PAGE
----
Bettye LaVette didn't grow up listening to the music she reinterprets on her new album. Instead, she listened to R&B.
Bettye LaVette didn't grow up listening to the music she reinterprets on her new album. Instead, she listened to R&B. Carol Friedman
Bettye LaVette has sung on Broadway, been nominated for a Grammy and performed for President Obama. On her latest album, she reinterprets songs by the likes of Led Zeppelin, The Beatles, Pink Floyd and Elton John. It's called Interpretations: The British Rock Songbook.
LaVette says she didn't grow up listening to these songs as a young woman in Detroit. Instead, she listened to the R&B predominant on black radio at the time.
"I started in 1962, and there was black radio and white radio. What black radio did was aspire to be on white radio, and I hear now that these artists from Britain, especially, were aspiring to be black artists or cover that music. They loved the music."
She has characterized her voice as more Wilson Pickett than Dionne Warwick, and says that as she's gotten older, her voice has tended even more toward a Pickett style.
"When my first recording was released in 1962, people didn't know exactly what to do with me," LaVette says. "I was cute, I was little, I was young. And then my voice wasn't quite Shirelles, Dionne Warwick. Everybody agreed that I could sing, but that was it."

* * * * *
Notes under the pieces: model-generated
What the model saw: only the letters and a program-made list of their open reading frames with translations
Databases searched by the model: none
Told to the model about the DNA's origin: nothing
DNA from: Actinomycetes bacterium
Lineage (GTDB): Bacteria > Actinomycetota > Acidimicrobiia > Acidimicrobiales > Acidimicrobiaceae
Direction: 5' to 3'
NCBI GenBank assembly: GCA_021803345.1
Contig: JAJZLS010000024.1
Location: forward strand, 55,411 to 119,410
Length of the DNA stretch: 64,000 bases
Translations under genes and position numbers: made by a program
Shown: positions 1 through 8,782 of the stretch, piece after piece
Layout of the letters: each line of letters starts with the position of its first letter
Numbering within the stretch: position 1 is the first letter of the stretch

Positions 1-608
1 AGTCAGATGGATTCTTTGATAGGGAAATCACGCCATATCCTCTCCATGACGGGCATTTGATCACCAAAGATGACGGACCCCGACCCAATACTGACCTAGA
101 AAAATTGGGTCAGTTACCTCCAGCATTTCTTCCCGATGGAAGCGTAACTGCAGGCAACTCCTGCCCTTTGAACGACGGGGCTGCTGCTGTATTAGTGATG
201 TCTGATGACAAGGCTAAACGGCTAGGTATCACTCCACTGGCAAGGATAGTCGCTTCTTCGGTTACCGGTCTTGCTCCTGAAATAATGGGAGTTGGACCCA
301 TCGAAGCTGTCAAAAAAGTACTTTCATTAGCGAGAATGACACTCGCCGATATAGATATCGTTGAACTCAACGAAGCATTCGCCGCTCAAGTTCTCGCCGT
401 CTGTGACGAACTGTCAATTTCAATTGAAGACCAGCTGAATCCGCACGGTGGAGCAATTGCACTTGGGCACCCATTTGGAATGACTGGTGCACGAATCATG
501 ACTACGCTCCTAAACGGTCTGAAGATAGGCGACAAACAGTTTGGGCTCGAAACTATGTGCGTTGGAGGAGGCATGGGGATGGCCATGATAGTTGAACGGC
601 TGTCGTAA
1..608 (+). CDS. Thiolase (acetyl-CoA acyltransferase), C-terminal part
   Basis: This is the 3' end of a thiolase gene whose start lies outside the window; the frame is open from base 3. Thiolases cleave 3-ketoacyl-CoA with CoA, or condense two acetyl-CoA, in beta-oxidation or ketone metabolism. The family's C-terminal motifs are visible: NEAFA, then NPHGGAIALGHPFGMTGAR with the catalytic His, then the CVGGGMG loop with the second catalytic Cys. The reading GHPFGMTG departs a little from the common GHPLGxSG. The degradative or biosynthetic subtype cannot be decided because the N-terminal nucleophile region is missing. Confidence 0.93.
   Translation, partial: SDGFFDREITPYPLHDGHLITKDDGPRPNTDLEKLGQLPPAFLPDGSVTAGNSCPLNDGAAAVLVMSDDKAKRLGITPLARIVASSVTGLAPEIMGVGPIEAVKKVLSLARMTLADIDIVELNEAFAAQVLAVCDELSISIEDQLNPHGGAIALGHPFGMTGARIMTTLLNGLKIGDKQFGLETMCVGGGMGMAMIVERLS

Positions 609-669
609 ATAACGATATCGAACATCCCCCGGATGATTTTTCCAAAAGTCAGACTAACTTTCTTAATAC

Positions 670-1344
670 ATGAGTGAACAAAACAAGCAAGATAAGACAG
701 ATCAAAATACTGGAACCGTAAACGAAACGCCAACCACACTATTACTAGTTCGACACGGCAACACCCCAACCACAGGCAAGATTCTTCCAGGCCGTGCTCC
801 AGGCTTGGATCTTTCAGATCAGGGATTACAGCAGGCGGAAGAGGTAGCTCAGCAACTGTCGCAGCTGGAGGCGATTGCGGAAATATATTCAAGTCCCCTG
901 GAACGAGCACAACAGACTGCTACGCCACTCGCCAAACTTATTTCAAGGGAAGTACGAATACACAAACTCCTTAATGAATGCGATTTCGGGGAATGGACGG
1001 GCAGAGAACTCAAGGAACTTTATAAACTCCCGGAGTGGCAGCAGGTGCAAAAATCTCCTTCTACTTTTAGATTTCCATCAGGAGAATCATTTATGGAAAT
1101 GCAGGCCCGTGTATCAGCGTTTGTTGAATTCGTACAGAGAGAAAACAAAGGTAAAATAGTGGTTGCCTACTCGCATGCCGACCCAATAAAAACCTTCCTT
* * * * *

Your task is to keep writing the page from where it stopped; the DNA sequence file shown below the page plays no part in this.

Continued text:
Watch Bettye LaVatte Perform A Tiny Desk Concert
Singing Songs She Loves
One of LaVette's great influences was manager Jim Lewis, whom she met in 1967. He told LaVette that one hit record could not sustain a career and advised her to learn how to be a good entertainer in the event that her records didn't sell.
"When I record now and choose my songs, I imagine myself singing them on stage," she says. "I don't imagine them being good records."
One of the songs she covers on British Rock Songbook is The Rolling Stones' "Salt of the Earth," and Stones guitarist Keith Richards has nothing but compliments for her. "When you hear a voice like Betty Lavette's," he says, "there's a sense of transportation; a certain freedom of movement and emotion."
LaVette says that choosing songs to sing comes easy.
"When you hear a song that you like, you go and buy it," she says. "When I hear a song I like, I sing it. It's the exact same reaction. It's just that you do what you can about it and I do what I can do."
LaVette says she has a lot of work to do promoting British Rock Songbook — and confronting the skeptics who don't believe bands like Led Zeppelin can be covered. Afterward, she says ,she'd like to do a one-woman show.